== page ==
Mama, if God knew Adam and Eve were gonna sin, how come he tested them?
"Jopa" (Johanna Paulina, named after Guess Who) is my seventh child, age seven, heading into the age of reason right on schedule. This was hardly the first time a kid had posed this question to me. I dusted off my usual talking points:
- “Well, it wasn’t that kind of a test—like the one your teacher gives you to find out something she didn’t know before, since God knows everything…”
- “…He wanted to give us a chance to obey Him freely, out of love…”
- “…because He wanted us to be free persons, not just little robots who automatically did whatever He wanted. If we weren’t free, we wouldn’t be able to love anybody…”
She wasn’t buying it. She figured that God, being God, could have found some way around the problem. I did clarify that this conversation was not an exhaustive treatment of the mystery of evil. We’ll keep working on theodicy as we both get older and (I hope) wiser.
Free personhood is so important to Him that He chose it for us, even knowing all the malicious, stupid and harmful uses we would put it to. We’re free to choose for or against evil, but we’re also surprisingly free to choose among goods. We’re free to choose among vocations. We’re free to choose to cooperate, or not, in the procreation of particular beings who will then live forever in heaven or hell. Some of us are even free to choose to abdicate or to remain Pope.
When God made us selves, He wasn’t kidding around.
We’ve devised lots of ways to try to wriggle out from under “the weight of glory” (C.S. Lewis)--to reduce our life projects to mere imitation, conformity, and abdication. Some of these excuses seem to come straight out of Scripture and authentic doctrine. Doesn’t St. Paul say to imitate him, even as he imitates Christ? Shouldn’t we conform ourselves to God’s will? Didn’t even Jesus “empty Himself”? Isn’t the whole point of life to get to where you’re willing to surrender and abandon yourself to Divine Providence—to love what God loves and will what He wills?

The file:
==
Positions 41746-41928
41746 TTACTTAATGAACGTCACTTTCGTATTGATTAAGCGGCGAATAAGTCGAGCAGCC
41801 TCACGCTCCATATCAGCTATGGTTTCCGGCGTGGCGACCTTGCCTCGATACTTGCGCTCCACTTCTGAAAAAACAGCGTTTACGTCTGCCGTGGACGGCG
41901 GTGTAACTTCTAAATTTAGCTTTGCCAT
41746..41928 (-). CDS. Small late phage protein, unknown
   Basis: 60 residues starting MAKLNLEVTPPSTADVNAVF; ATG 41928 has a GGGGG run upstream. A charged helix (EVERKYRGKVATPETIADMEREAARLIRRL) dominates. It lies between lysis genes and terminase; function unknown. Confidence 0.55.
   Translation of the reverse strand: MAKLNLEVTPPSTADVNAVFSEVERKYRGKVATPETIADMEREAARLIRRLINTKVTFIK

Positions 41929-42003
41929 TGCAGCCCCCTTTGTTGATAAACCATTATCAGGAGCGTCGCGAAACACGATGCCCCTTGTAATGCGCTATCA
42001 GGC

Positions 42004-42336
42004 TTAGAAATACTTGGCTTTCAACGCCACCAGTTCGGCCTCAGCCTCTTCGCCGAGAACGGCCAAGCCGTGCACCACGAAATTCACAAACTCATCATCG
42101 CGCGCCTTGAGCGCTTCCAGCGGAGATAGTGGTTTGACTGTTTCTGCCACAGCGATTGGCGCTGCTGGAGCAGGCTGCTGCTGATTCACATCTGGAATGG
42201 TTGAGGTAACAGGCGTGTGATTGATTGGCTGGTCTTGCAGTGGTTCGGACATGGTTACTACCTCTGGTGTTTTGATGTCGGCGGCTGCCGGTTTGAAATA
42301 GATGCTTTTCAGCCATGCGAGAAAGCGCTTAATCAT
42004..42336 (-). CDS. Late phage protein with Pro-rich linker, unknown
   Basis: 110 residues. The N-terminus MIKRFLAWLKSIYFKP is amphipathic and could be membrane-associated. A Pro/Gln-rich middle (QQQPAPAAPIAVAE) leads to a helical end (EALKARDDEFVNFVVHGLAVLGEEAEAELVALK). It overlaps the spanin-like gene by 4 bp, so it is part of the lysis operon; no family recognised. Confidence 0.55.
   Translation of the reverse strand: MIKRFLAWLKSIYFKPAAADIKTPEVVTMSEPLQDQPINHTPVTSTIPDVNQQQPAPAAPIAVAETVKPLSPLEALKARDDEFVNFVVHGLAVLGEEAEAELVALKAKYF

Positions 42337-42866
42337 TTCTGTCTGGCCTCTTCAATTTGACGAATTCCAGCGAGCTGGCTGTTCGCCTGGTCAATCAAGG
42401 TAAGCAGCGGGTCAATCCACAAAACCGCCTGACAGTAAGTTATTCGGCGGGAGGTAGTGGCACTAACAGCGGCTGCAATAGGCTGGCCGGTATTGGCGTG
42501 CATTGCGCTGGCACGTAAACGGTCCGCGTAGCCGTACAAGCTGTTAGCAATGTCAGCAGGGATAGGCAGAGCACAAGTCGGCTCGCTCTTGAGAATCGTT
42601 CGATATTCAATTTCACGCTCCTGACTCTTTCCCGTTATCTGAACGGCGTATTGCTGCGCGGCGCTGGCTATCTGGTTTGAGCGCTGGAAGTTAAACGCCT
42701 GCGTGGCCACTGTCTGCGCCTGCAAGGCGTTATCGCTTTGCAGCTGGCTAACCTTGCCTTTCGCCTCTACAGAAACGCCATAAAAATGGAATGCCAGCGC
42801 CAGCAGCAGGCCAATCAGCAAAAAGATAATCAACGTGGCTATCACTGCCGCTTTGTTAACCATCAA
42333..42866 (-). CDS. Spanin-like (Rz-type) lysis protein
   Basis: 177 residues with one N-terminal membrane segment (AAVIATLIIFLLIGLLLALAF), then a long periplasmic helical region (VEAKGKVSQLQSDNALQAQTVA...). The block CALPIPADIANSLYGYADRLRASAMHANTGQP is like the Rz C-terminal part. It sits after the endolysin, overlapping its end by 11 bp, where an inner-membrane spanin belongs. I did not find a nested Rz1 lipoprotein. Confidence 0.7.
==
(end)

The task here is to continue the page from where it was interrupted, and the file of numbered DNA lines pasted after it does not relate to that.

You could get the impression that the whole reason God gave us freedom is so that we would give it back to Him—and in a sense, that’s perfectly true, too.
But we’re not supposed to give it back unused, undeveloped, like the servant who buried his talent in the ground.
Imitation, conformity, surrender, and self-emptying need to be understood rightly. Misunderstanding leads believers to think God demands that we leave behind our personality, creativity, and legitimate autonomy and endure a stunted existence.
And it repells non-believers unnecessarily. They’ll think, like Nietzsche, that we’re pushing “slave morality” or just a boring, conformist, even cultish way of life in which the pinnacle of spiritual development is to get really good at “doing what you’re told.”
So what is the right way to go about it? Precisely because each person is himself, it’s hard to articulate. It’s a balance of imitation (not slavish mimicry) and creativity (not reflexive rebelliousness or impulsiveness). It embraces unconditional abandonment (“Not my will but Thine be done”) but also the Virgin's confident (and effective) insistence at the wedding feast of Cana, and the Canaanite woman's refusal to take no for an answer, even after Jesus compared helping her to throwing the children's food to the dogs.
Sometimes, too, what we mistake for our personality, creativity, and autonomy are really just laziness or lack of discipline. Getting detached from these lets our real personality flourish, so that we can get out of our own way and “become who we are.”
As C. S. Lewis' senior devil puts it in Screwtape,
When He talks of their losing their selves, He means only abandoning the clamour of self-will; once they have done that, He really gives them back all their personality, and boasts (I am afraid, sincerely) that when they are wholly His they will be more themselves than ever.”
Well, that's all the time I can spare. I'm off to prepare myself for the next ten years of theodicy lessons with Jopa.